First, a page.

Q: What method should an individual investor use to find undervalued foreign investment opportunities?

BURKHEAD: "You have to have access to good investment research. Many U.S. brokerage firms are putting substantial numbers of analysts abroad, hiring good people in Tokyo and London, and these companies can provide good investment advice.

"One caution: investment research abroad is not the same as that in the U.S. The level of research we get from brokers in London and Tokyo, for example, is very different. For one reason, the financial problems of the London brokers have curtailed their availability to investment data."

Q: How will the definition of creditworthiness change to make credit more difficult to obtain?


President, CIGNA Investments: "We'll get back to the basics when we're looking at businesses and their cash flow and balance sheets. That in itself will make it more difficult for some companies to get credit. The other reason is that there is less credit available, with the bank and S&L problems. But those are short-term problems that will work their way through.

"We do, however, need to look more rigorously at what we're financing, particularly in the real estate market. That market will see the greatest change in how money is made available."

Q: Is your answer the same if you believe the U.S. savings rate will increase?

TRUMBULL: "Yes, because in a global financial market, we'll look to invest in companies that offer the best value. And I don't believe they will always be U.S. companies, but rather companies that have global operations, be they U.S.owned or not."

Q: How do we get professional investors to consider long-term rather than short-term results?

TRUMBULL: "Well, how do we get customers who ask professional investors to manage their money to consider long-term rather than short-term results? I tend to take a longer-term view because, in the end, reality is the best test. But it's interesting how, when I own a million shares of stock in a major U.S. company, the CFO wants me to take a long-term view, to understand R&D spending, to understand reduced earnings because of an investment in a new factory. When I talk to him about the money I manage for the firm, however, he wants to know why the company's equity funds went down 1 percent in the last quarter. It's an inconsistency."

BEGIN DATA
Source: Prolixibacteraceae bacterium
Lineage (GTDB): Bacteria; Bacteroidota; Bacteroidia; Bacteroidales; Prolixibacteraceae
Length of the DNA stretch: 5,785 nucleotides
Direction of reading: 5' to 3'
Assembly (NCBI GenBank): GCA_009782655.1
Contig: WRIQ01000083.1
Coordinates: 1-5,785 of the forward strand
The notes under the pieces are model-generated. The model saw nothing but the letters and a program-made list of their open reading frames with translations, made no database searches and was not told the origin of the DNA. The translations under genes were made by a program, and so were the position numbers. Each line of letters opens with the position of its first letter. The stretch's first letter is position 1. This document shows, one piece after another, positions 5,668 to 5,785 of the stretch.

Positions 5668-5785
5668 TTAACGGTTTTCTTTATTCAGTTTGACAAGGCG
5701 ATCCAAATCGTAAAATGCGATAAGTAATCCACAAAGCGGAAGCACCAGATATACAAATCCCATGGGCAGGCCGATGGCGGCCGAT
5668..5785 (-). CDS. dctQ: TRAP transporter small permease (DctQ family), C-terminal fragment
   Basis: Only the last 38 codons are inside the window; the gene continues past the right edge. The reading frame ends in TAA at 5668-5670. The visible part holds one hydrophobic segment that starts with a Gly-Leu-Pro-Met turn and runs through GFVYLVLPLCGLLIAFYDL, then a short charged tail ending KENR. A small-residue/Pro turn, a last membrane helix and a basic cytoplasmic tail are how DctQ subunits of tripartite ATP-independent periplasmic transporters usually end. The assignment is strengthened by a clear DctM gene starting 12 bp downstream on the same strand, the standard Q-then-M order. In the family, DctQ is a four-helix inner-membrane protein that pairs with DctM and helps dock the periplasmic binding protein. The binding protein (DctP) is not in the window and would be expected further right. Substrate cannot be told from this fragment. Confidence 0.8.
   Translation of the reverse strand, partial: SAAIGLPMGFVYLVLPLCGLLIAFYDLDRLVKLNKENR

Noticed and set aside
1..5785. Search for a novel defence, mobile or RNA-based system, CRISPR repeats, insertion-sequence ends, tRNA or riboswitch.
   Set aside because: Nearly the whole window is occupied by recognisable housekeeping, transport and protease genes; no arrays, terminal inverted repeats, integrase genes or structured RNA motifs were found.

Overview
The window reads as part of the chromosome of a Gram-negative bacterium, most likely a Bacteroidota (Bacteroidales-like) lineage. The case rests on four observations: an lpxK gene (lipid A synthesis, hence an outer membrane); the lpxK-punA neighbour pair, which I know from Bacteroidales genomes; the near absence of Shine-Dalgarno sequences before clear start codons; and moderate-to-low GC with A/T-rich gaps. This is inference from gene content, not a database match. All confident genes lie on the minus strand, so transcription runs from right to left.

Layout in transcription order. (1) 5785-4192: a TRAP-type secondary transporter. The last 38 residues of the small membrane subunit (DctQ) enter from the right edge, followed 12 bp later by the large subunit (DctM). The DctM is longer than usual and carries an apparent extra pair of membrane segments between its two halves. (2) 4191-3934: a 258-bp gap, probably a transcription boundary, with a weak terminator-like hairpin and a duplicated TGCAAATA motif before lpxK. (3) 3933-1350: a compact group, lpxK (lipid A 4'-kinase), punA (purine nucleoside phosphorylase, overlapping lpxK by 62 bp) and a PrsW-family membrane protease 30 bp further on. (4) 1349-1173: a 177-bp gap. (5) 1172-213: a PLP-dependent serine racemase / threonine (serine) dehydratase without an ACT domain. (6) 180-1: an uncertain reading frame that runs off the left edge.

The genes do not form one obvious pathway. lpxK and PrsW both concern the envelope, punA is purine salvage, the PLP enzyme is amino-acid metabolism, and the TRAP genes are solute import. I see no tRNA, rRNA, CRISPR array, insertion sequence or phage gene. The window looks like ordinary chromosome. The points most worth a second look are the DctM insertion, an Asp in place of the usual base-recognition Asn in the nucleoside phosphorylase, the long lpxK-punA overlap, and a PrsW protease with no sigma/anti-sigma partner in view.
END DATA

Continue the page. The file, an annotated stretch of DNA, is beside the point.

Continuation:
Q: Do you believe the role of the Federal Reserve Board in managing interest rates will change in light of recent global developments?

TRUMBULL: "Yes. It changes all the time. The Fed is going to adjust to what it sees as the real issues. Chairman Greenspan has said he wants to achieve zero inflation in the U.S., and he believes it's possible. I'm not so optimistic. But Greenspan is rigorously managing the Fed policy to achieve that goal, even if it requires him to change his tactics now and then."

Q: Should the government get out of the deposit insurance business? If so, what's a workable alternative?

THEOBALD: "Government, at least the FDIC, ought to sharply cut back deposit insurance activities. Everybody in Washington says that, realistically, insurance protection can't cut below the $100,000 level because that number is enshrined in the American consumer's mind. I don't accept that, but I believe the level will stand. However, there's no reason to protect the institution as opposed to the depositors. The protection level ought to stop at $100,000; if your company has $1 million on deposit, you ought to be worrying about the last $900,000. That's Part of market discipline."

Q: Will we have Federal regulation on insurance soon?


Chairman, Sedgwick James: "I think so. The pressure is building-maybe for the wrong reasons. I think the Federal government will legislate commercial insurance-the type you buy for your companies-and will leave to the states such personal insurance as home owner's, automobile, and personal accident, as well as small commercial insurance. And I think most insurance industry experts today will say that's the right way to go. "

Q: What's ahead for the Big Six in the next three to five years? More consolidations?


Co-Chief Executive Officer, Ernst & Young.- "I don't see a dramatic change in the direction of the top six firms. Of course, they'll become more global and offer more professional services to meet market demands. By the end of five years, I think we'll also see a heavy interchange of people. Young employees will expect to join firms-any type-and be able to change career directions three or four times in a 30-year career. When we visit campuses today, we sense there will be more cross-functional people."